Silica is a mineral that is used in a wide variety of cosmetics and skin care products due to its multi-functioning nature as an an abrasive, anticaking agent, bulking agent, opacifying agent and suspending agent.
Silica, also known as silicon dioxide, is an oxide of silicon, the 14th element on the periodic table of elements. After oxygen, silicon is the second most abundant element in the Earth’s crust, however, it very rarely occurs in nature as its pure form. Rather, 90% of the Earth’s supply of silicon occurs as silica. You’re probably most familiar with silica in the form as quartz, which is the most common component of sand in many parts of the world. Additionally, silica can be found abundantly in sandstone, clay, and granite, as well as in parts of plants and animals. Silica is generally colorless to white and insoluble in water.
Silica has widespread industrial applications including use as a food additive, as a means to clarify beverages, control viscosity, as an anti-foaming agent, and as a bulking agent in medications and vitamins.
It’s important to recognize the difference between silica and silicones, both which are found in skin care products. In contrast to silica, silicones are a group of synthetically produced polymers made up of repeating units of siloxane (elemental silicon and oxygen) combined with other elements, most typically carbon and hydrogen. Silicones have very different functions than silica.
There are many forms of silica that exist in nature that are used for different functions.
Crystalline silica is the form used in grinding, sandblasting, masonry projects, etc, and is highly abrasive. Crystalline silica has also been linked to a variety of health hazards, which we will discuss below in the safety section. Thus, crystalline silica is not used in cosmetics or personal care products of any kind.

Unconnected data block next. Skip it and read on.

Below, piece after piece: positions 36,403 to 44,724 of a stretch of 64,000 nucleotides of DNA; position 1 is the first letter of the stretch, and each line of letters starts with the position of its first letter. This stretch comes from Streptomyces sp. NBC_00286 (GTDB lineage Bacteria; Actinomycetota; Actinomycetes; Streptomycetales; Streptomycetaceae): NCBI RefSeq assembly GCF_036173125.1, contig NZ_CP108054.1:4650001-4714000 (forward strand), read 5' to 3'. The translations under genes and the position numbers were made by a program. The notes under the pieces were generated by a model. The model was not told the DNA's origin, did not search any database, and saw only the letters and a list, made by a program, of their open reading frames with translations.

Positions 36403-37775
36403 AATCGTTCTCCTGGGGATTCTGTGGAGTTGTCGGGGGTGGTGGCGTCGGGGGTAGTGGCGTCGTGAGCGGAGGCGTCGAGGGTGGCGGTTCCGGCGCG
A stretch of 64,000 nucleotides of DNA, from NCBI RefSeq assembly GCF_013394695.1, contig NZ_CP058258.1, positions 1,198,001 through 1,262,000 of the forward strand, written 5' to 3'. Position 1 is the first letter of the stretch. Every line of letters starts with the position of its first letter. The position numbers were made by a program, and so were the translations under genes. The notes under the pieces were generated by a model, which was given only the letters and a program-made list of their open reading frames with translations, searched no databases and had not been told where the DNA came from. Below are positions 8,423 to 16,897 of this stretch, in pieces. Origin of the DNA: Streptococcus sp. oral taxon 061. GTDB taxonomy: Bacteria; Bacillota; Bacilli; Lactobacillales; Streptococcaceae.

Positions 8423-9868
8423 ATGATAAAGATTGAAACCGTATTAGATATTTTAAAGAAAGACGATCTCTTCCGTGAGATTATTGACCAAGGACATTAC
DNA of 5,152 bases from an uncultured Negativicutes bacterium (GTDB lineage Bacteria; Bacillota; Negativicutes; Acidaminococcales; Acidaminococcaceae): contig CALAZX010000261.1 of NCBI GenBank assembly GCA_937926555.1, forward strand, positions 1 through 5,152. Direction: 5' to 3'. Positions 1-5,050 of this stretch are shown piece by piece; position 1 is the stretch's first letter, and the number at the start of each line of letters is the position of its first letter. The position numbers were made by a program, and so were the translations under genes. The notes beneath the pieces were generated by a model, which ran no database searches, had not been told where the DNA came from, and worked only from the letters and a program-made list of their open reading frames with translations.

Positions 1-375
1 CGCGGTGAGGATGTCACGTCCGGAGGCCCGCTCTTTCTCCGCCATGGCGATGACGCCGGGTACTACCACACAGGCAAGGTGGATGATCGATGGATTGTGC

Hydrated silica is another version which is a derivative of silicon dioxide. The primary use for hydrated silica is in toothpastes since it is mildly abrasive, which helps to clean teeth. Additionally, hydrated silica easily forms gels, which is why this ingredient is sometimes used in liquid fountain products.
According to Cosmetics Info, the form of silica most commonly used in cosmetics and personal care products is amorphous silica. For the following discussion on the functions of silica, we will be referring to amorphous silica.
Silica has several different functions in cosmetic and personal care products, including as an abrasive in scrubs, an absorbent powder, anticaking agent, bulking agent, opacifying agent, and suspending agent. It is most commonly used as an absorbent because of its ability to absorb excess moisture and oil from the surface of skin. Of note, some people find that silica can absorb too much moisture and/or oil, leaving skin feeling dry.
Silica is a gentle abrasive that is often used in exfoliating skin care products, such as body and face scrubs. After President Obama signed a bill that banned the manufacture and distribution of products containing plastic microbeads, manufacturers turned to silica as an alternative. Some companies have even figured out a way to manufacturer synthetic silica. Products that contain silica as an abrasive will help to exfoliate the top layers of skin, removing makeup, excess oil, dirt, and other impurities that may have accumulated during the day.
According to Truth in Aging, silica is commonly used in cosmetic formulations because its spherical particles not only absorb sweat and oil, but prevent light reflection and improve spreadability. Silica is also used as an ingredient in powder perfume because the porous spheres enable this ingredient to deliver fragrance over a long period of time.
As mentioned above, the safety of silica depends on the form. Crystalline silica has been linked to a variety of health hazards, including cancer, allergies, and organ system toxicity. Crystalline silica is a known respiratory, musculoskeletal, and immune system toxicant, and there has been strong evidence of cancer caused by products that may be aerosolized.
Amorphous silica and hydrated silica do not have these same health hazards. The FDA has recognized the distinction between the types of silica and finds both amorphous and hydrated silica safe for use in cosmetics and personal care products.
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References: Wikipedia, “Silicon”, Paula’s Choice, “Silica”, J Nutr Health Aging. 2007 Mar-Apr;11(2):94-7., Wikipedia, “Silicone”, Sterling Minerals, “Is Silica Powder Safe In Mineral Makeup Products?”, Cosmetics Info, “Silica”, Biovia, “Silica to the Rescue: Can CPG Companies Use New Microbead Alternatives for Products?”, Truth In Aging, “Silica”.